I also really like Mihaly Csikszentmihalyi's ideas about creativity; he talks about 'flow', which is basically a state where you get to forget yourself, lose yourself in what you do. I realised that I could always achieve this when writing, singing, playing music - so I had to do it.

LTL: I'm a huge fan of Veronica Falls, and I see James Hoare is on the new album. How did you get together? What was his involvement with 'Spilt Milk'?

Pete: James and I have been friends a long time, since he was a student of mine, many years ago. In terms of 'Spilt Milk', he was the band, recording and producing the record in his studio. It was brilliant working together, we understood each other so well, we rarely had to say very much when we were working, with very few words we were able to make big and useful aesthetic decisions while apparently just drinking tea and looking out of the window.



LTL: I can't stop listening to "The Getting There". There is such a McLennan/Forster vibe on this one. What can you tell me about this song?

Pete: I always think of "The Getting There" as maybe taking place at a party, any party, where stuff happens which leads to big changes in your life, but you never know this at the time. Perhaps. McLennan/Forster vibe - thank you!

LTL: Since it's the end of the year, I have to ask. What are your favorite songs and albums of 2015?

Pete: So much fantastic music – just now, I'll grab these. I’m sure I've forgotten something, but...

Elvis Perkins – 'I, Aubade'
Robert Forster – 'Songs to Play'
Ultimate Painting – 'Green Lanes'
Father John Misty – 'I Love You, Honeybear'
Bill Ryder-Jones – 'West Kirby County Primary'
Mbongwana Star – 'From Kinshasa'
Waxahatchee – 'Ivy Tripp'
Darren Hayman – 'Florence'
Sleaford Mods – 'Key Markets'

7 comments:

Echorich said...

What a coup!
Great dialogue with Mr. Astor Brian! Spilt Milk is great music and you can tell how energized and engaged Peter Astor is. SOOO glad you brought up Richard Hell.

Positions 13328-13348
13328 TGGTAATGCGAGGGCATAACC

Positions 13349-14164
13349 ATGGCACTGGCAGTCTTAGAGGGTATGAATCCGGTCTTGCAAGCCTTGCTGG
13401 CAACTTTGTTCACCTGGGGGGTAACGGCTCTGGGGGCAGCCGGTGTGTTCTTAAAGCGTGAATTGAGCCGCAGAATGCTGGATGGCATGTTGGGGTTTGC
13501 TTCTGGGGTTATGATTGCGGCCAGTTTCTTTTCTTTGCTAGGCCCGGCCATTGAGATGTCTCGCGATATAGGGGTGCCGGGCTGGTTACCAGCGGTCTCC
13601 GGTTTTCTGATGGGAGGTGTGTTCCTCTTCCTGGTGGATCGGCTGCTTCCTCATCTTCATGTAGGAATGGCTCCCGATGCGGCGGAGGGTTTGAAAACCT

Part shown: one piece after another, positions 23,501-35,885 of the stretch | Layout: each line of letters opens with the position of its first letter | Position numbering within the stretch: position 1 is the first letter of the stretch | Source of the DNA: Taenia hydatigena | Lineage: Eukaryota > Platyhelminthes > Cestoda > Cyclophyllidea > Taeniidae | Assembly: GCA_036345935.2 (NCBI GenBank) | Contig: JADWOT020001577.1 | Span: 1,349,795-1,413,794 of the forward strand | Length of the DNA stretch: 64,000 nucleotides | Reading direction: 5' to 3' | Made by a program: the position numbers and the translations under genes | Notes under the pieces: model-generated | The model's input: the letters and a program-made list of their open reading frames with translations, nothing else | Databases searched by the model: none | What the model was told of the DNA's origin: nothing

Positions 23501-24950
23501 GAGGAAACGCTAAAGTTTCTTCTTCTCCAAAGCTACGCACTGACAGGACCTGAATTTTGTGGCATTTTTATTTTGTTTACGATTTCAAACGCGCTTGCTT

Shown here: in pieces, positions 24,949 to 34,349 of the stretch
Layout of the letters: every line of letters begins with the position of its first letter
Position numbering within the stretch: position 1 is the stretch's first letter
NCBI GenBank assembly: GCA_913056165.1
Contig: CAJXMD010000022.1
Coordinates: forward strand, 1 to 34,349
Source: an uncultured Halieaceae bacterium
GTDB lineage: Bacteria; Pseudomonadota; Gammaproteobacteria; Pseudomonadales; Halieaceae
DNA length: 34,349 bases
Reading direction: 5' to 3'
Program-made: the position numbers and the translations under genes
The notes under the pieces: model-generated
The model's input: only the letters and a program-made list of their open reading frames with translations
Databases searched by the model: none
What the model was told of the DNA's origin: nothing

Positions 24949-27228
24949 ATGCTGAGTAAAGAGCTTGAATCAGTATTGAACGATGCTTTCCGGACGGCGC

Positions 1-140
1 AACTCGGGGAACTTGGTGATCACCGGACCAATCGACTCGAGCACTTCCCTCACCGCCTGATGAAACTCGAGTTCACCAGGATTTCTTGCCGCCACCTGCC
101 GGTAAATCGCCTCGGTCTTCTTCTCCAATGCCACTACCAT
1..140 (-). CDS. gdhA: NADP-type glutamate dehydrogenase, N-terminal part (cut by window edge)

Swiss Adam said...

Great post Brian. I like Pete Astor and am looking forward to this release

Brian said...

Adam, I know you're a fan. You are the reason I didn't miss that last Ellis Island sound release. Spilt Milk will be out in January from Fortuna Pop in your neck of the woods. I would have linked to it in the interview for you UK readers, but the label doesn't seem to have a preorder going yet.

Echorich, Glad you found this interesting. You are going to love this record! No hyperbole... every note is perfect.

friend of rachel worth said...

Only have mayflower but love the 3 tracks you've included. Off to pre order now

Dirk said...

Brian, friend of the stars!

Very good interview, I didn't know that Pete was still doing stuff. One of the view artists who managed to lead two brilliant bands consecutively, The Loft and The Weather Prophets. Will listen to the songs accompanying the post when I get home this afternoon, but if they're good as well after all those years, he's a real winner!

The Swede said...

How great is that? I'm well out of touch with Mr Astor's music, but loved The Loft and Weather Prophets. These new tunes sound very encouraging. I look forward to hearing the whole LP. Great post!

Anonymous said...

Great interview! Should anyone want to buy a copy, the album is available direct from us (Fortuna POP!) in the UK and Europe now...

http://www.fortunapop.com/release_details.php?cat_no=FPOP193

If you're in the US, you can find it via Slumberland Records...

http://www.slumberlandrecords.com/